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Prosecutor clears state detectives in Pocatello shooting

POCATELLO (AP) — A county prosecutor has cleared three Idaho State Police detectives of wrongdoing in a March 2017 shooting of a woman in southeast Idaho.

The Idaho State Journal reports Minidoka County Prosecutor Lance Stevenson cleared the detectives Tuesday after conducting an investigation into the shooting of 21-year-old Shaylee Williamson, who survived the encounter in Pocatello.

State police say Williamson was a passenger in the vehicle that 25-year-old Rocco Chacon was driving. Chacon, who was wanted on felony warrants, was attempting to flee from police and hit a detective with the car.

State police say the detectives then opened fire on the vehicle, striking Williamson by accident.

Chacon was arrested on multiple felony charges. Williamson was not charged.

Possible marriage plans for pair charged in double murder

MISSOULA, Mont. (AP) — Two Montana residents charged with killing two people whose dismembered bodies were found in tubs of chemicals may be taking steps to get married.

An application for a search warrant reviewed by the Missoulian showed Augustus Standingrock wrote to his mother thanking her for sending him the marriage paperwork and asking if she also sent paperwork to his co-defendant, Tiffanie Pierce.

Standingrock and Pierce have pleaded not guilty to deliberate homicide in the deaths of 15-year-old Marilyn Pickett and 24-year-old Jackson Wiles.

Their bodies were found in the basement of Pierce’s Missoula residence in August.

Standingrock and Pierce are jailed with bail set at $2 million each.

Separate trials are set for later this year.

It’s not clear how they’d be able to get married. A judge’s order bans them from having any contact with each other.

Appeals court gives green light to ‘climate kids’ lawsuit

PORTLAND, Ore. (AP) — A federal appeals court has given the green light to a lawsuit filed by young activists who say the U.S. government is failing to protect them from climate change.

The lawsuit brought by 21 children and young adults asserts the government has known for decades that carbon pollution causes climate change but has failed to curb greenhouse gas emissions. They are seeking various environmental remedies.

A three-judge panel of the 9th Circuit Court of Appeals on Wednesday rejected the government’s request for an order directing a lower court to dismiss the case.

Julia Olson, an attorney for the plaintiffs, said in a statement that the group will put the federal government’s “dangerous energy system and climate policies on trial.”

Law makes it easier for Hanford workers to get worker comp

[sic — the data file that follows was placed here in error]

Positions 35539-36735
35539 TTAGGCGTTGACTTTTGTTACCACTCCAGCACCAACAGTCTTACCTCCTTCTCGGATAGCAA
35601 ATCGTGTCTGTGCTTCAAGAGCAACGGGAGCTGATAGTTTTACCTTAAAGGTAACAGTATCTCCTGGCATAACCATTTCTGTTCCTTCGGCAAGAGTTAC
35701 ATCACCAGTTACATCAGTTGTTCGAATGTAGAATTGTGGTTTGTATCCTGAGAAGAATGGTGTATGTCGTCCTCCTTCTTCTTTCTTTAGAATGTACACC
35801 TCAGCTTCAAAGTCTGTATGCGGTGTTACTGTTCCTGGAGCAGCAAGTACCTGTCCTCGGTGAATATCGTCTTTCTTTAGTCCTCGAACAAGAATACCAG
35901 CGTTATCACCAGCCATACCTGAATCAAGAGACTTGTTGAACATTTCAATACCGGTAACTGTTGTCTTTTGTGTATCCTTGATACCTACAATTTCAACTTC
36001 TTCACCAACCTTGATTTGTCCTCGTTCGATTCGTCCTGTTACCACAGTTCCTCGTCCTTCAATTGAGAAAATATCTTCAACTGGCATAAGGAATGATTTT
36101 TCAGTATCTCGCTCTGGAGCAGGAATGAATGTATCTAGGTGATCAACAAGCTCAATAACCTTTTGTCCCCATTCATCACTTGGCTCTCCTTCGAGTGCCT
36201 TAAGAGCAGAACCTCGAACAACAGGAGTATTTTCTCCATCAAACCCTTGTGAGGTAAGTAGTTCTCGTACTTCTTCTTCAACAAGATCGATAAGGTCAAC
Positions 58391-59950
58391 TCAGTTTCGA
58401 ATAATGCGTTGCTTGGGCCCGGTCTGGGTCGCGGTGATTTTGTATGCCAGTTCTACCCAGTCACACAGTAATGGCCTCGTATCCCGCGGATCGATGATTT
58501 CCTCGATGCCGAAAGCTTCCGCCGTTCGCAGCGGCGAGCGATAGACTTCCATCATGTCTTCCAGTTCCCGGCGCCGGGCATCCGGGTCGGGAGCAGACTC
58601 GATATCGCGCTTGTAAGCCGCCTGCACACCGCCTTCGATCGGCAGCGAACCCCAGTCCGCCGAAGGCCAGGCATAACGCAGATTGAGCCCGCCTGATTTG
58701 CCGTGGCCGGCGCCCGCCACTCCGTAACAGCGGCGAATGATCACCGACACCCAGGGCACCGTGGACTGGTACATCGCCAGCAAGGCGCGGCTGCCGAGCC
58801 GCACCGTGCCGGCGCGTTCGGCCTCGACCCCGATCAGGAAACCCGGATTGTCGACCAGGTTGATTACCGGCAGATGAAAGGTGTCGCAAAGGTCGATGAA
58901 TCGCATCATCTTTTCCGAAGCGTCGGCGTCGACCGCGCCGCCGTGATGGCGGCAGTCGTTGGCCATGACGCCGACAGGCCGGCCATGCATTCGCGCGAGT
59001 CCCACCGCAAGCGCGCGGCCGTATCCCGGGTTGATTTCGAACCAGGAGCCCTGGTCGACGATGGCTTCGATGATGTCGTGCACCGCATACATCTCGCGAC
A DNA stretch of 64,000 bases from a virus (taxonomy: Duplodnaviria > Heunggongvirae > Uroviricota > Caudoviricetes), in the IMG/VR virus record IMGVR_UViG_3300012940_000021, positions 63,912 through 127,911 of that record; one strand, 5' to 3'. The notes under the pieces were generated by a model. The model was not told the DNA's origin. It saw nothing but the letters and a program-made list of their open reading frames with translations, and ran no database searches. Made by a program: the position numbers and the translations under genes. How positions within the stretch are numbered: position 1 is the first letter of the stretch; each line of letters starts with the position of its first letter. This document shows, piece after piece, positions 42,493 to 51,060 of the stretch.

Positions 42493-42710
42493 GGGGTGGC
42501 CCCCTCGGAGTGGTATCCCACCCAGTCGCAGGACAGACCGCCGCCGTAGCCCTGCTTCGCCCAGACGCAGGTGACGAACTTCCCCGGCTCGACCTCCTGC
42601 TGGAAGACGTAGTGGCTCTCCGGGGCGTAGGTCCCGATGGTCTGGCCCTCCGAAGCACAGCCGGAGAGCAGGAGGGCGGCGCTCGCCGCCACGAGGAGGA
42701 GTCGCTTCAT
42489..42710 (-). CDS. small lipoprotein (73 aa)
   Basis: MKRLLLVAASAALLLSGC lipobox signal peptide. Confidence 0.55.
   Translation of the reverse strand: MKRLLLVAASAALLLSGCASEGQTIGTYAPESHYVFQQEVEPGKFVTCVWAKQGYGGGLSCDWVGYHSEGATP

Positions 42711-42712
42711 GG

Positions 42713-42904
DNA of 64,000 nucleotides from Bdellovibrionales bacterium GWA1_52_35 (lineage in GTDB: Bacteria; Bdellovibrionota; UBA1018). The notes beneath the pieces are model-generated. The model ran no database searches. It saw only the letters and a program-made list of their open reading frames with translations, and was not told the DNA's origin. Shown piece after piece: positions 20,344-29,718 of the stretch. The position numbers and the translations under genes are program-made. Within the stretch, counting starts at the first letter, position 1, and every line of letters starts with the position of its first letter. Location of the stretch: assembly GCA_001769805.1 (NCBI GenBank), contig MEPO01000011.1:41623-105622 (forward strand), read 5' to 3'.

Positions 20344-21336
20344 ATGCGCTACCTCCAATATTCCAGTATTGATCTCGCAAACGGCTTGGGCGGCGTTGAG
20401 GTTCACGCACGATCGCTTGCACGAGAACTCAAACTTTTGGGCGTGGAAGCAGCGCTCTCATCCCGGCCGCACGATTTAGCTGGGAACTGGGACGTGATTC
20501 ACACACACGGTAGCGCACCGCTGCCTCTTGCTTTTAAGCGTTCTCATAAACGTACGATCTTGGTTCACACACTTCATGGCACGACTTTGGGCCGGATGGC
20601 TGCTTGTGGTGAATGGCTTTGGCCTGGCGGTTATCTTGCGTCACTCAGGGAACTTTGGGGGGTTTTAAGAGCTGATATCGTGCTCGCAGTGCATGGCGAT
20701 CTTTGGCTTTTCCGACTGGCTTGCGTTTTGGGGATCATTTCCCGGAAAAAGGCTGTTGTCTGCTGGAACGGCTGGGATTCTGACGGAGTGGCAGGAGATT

SPOKANE, Wash. (AP) — Gov. Jay Inslee has signed a bill designed to make it easier for workers on the Hanford Nuclear Reservation to qualify for worker compensation benefits.

The state Legislature recently passed a bill to ease the standards Hanford workers, who for decades made plutonium for nuclear weapons, must meet in order to receive such benefits.

The bill, signed Wednesday, creates a “presumption of causation” in state law, which is a presumption that some Hanford workers who become ill are sick because of the many chemicals that pollute the site.

The bill relieves Hanford workers of the difficult task of proving the exact chemical they may have been exposed to that caused an illness.

But the presumption can be rebutted by clear and convincing evidence that something else caused an illness.

Lab confirms crows killed by poison

PORTLAND, Ore. (AP) — Lab tests confirm that poison killed the crows seen falling from the Portland sky in late January.

Witnesses also saw crows suffering seizures on the ground, and the Oregon State Veterinary Diagnostic Lab and Oregon Department of Fish and Wildlife say it was because of a neurotoxin known as Avitrol, which is marketed as a bird-control solution.

The Audubon Society of Portland first reported the lab findings.

The group says the pesticide is highly toxic and should only be administered by a licensed applicator. It describes the poisonings as irresponsible and probably illegal.

It’s unknown how many birds died, but it was at least 10.

Thousands of crows swirl through the sky on winter afternoons and settle in or near downtown. Though some Portlanders are fascinated by the ritual, others consider the noisy birds and their droppings a nuisance.


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